The Revival Of Futurist Interpretation Following The Reformation -- By: Ron J. Bigalke Jr.

Journal: Journal of Dispensational Theology
Volume: JODT 13:38 (Apr 2009)
Article: The Revival Of Futurist Interpretation Following The Reformation
Author: Ron J. Bigalke Jr.


The Revival Of Futurist Interpretation Following The Reformation

Ron J. Bigalke Jr., Ph.D.

Author, Lecturer, Pastor, Eternal Ministries, Inc.;

Professor of Bible and Theology, Tyndale Theological Seminary

Biblical eschatology can be divided into two categories: personal eschatology and general eschatology. Personal eschatology addresses the subjects of death, hell, and resurrection. General eschatology addresses the timing of events such as the tribulation and millennium. Whereas there is slight disagreement among evangelicals in regards to personal eschatology, there is significant disagreement among evangelicals in regards to general eschatology. The primary reason for such disagreements is the interpreter’s usage or disregard of a consistent and literal interpretation of biblical prophecies. Of course, this is certainly true in regards to the timing of prophetic fulfillment and the meaning of the millennium.1 Knowledge of the various theological systems of prophetic timing fulfillment provides understanding of the logic and tenets of the various views regarding the meaning of the millennium. If the basic characteristics of preterism, historicism, idealism, and futurism are understood, then it is not difficult to understand a particular position regarding the millennium. Furthermore, the views of prophetic timing are more foundational as to what one believes Scripture to teach concerning the millennium.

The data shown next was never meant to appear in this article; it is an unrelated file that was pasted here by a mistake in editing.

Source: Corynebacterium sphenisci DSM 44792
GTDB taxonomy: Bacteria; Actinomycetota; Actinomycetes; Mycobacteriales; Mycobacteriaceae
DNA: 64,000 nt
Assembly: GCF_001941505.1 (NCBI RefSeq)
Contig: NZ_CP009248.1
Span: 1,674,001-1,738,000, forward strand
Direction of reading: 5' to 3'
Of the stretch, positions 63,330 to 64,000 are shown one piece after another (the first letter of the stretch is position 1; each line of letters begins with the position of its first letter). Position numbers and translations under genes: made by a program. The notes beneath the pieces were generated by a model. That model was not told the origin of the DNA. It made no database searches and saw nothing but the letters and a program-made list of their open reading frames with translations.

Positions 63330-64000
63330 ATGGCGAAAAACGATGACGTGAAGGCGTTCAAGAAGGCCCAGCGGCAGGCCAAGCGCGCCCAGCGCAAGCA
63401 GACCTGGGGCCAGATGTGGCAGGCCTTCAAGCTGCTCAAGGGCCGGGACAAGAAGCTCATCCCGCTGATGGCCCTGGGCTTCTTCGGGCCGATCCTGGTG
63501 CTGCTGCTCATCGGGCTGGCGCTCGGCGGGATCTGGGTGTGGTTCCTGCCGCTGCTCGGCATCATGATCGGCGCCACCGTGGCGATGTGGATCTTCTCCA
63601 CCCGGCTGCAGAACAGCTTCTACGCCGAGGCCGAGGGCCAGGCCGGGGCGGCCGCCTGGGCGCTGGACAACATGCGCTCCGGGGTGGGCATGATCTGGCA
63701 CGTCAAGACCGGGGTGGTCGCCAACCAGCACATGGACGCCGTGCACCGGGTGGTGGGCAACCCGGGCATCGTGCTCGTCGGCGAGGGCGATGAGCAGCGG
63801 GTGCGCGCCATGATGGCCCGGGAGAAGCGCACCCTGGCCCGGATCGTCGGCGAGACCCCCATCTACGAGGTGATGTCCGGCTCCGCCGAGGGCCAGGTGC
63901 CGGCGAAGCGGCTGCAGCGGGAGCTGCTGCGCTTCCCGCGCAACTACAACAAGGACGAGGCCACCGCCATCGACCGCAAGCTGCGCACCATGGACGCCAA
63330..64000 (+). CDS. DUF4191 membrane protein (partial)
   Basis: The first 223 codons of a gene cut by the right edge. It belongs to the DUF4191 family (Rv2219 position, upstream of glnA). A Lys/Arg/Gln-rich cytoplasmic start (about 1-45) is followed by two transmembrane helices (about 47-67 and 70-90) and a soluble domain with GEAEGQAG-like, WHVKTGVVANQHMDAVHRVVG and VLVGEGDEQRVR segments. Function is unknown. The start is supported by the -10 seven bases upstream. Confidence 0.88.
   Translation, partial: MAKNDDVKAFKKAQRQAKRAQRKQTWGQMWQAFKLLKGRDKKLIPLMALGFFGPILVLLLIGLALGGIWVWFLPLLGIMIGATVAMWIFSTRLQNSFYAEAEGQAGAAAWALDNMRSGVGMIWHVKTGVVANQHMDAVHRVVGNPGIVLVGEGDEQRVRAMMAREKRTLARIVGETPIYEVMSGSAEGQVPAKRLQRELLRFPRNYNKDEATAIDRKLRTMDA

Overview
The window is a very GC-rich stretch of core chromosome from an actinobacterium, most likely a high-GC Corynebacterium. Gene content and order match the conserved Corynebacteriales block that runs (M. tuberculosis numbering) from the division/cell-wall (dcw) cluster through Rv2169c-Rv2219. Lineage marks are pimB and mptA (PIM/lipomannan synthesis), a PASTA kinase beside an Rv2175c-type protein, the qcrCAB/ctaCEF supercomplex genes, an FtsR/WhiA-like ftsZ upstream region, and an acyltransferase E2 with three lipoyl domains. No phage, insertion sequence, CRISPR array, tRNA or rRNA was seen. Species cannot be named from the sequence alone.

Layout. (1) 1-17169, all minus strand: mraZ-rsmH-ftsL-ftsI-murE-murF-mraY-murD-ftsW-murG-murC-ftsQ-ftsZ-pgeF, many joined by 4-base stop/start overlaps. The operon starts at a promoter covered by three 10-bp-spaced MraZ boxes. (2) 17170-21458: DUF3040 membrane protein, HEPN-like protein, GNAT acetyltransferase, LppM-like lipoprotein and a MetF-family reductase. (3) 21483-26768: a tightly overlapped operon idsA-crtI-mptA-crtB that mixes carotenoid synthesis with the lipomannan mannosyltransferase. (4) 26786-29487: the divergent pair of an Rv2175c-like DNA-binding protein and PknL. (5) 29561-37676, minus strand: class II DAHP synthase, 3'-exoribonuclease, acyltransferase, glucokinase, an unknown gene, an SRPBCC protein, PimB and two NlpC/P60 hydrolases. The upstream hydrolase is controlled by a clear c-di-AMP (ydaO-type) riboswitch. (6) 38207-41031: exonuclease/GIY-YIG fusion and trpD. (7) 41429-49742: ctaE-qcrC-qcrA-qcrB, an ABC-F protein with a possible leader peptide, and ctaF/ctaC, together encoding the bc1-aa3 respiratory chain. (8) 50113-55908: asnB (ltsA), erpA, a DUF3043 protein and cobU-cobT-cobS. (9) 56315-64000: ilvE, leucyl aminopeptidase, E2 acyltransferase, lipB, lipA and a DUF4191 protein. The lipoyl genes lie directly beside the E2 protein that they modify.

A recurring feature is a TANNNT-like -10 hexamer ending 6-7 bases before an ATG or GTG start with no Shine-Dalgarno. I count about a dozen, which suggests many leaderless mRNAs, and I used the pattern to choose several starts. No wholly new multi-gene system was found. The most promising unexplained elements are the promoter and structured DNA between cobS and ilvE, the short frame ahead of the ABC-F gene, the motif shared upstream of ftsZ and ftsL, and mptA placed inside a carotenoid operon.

The Timing Of Prophetic Fulfillment

There are four possible views concerning the timing of prophetic events: preterism (past), historicism (present), idealism (timeless), and futurism (future). Preterism is the view that the majority of prophetic events have already been fulfilled. Historicism equates the current church age with the time of the tribulation; therefore, prophetic events are being fulfilled throughout the church age. Recognizing that approximately 300 prophecies were fulfilled literally in regards to the first coming of Christ, futurism believes that the remaining prophecies of the second coming

will also be fulfilled literally in an eschatological period. Idealism is the view that the Bible does not specify a time (chronology) for the fulfillment of prophetic events.

It is unfortunate that such significant disagreement exists among evangelicals in regards to general eschatology. However, the disagreements are not due to lack of clarity in Scripture, but they exist mainly because of either usage or disregard of a consistent and literal interpretation of Bible prophecy. The most natural interpretation of unfilled biblical prophecies lead...

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